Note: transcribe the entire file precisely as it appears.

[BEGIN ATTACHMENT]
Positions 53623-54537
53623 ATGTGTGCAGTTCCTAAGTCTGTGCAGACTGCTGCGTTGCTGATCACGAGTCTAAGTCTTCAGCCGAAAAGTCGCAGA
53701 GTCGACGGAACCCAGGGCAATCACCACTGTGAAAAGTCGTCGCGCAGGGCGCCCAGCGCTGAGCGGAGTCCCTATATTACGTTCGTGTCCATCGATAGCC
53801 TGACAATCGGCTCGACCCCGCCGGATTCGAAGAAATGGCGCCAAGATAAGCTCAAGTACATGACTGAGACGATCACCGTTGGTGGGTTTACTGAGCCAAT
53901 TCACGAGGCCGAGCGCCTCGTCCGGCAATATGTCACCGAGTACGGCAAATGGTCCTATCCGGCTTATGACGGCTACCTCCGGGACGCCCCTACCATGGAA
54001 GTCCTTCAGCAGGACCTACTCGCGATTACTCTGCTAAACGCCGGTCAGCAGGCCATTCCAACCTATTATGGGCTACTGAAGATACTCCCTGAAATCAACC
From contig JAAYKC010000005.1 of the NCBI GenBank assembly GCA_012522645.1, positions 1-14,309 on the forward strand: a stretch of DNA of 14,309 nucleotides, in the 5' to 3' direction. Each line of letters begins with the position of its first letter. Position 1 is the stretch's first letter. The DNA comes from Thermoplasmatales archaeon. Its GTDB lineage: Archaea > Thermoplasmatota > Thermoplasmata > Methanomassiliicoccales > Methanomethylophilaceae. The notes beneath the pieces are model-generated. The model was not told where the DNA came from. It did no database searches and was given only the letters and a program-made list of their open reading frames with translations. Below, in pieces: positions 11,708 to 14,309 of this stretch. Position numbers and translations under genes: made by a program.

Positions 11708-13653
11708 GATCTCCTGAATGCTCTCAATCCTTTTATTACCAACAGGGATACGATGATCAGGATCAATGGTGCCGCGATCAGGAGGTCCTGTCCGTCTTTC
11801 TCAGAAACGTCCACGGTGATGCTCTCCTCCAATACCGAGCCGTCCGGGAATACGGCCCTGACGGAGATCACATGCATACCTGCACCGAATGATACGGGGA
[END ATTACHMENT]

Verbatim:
Positions 53623-54537
53623 ATGTGTGCAGTTCCTAAGTCTGTGCAGACTGCTGCGTTGCTGATCACGAGTCTAAGTCTTCAGCCGAAAAGTCGCAGA
53701 GTCGACGGAACCCAGGGCAATCACCACTGTGAAAAGTCGTCGCGCAGGGCGCCCAGCGCTGAGCGGAGTCCCTATATTACGTTCGTGTCCATCGATAGCC
53801 TGACAATCGGCTCGACCCCGCCGGATTCGAAGAAATGGCGCCAAGATAAGCTCAAGTACATGACTGAGACGATCACCGTTGGTGGGTTTACTGAGCCAAT
53901 TCACGAGGCCGAGCGCCTCGTCCGGCAATATGTCACCGAGTACGGCAAATGGTCCTATCCGGCTTATGACGGCTACCTCCGGGACGCCCCTACCATGGAA
54001 GTCCTTCAGCAGGACCTACTCGCGATTACTCTGCTAAACGCCGGTCAGCAGGCCATTCCAACCTATTATGGGCTACTGAAGATACTCCCTGAAATCAACC
From contig JAAYKC010000005.1 of the NCBI GenBank assembly GCA_012522645.1, positions 1-14,309 on the forward strand: a stretch of DNA of 14,309 nucleotides, in the 5' to 3' direction. Each line of letters begins with the position of its first letter. Position 1 is the stretch's first letter. The DNA comes from Thermoplasmatales archaeon. Its GTDB lineage: Archaea > Thermoplasmatota > Thermoplasmata > Methanomassiliicoccales > Methanomethylophilaceae. The notes beneath the pieces are model-generated. The model was not told where the DNA came from. It did no database searches and was given only the letters and a program-made list of their open reading frames with translations. Below, in pieces: positions 11,708 to 14,309 of this stretch. Position numbers and translations under genes: made by a program.

Positions 11708-13653
11708 GATCTCCTGAATGCTCTCAATCCTTTTATTACCAACAGGGATACGATGATCAGGATCAATGGTGCCGCGATCAGGAGGTCCTGTCCGTCTTTC
11801 TCAGAAACGTCCACGGTGATGCTCTCCTCCAATACCGAGCCGTCCGGGAATACGGCCCTGACGGAGATCACATGCATACCTGCACCGAATGATACGGGGA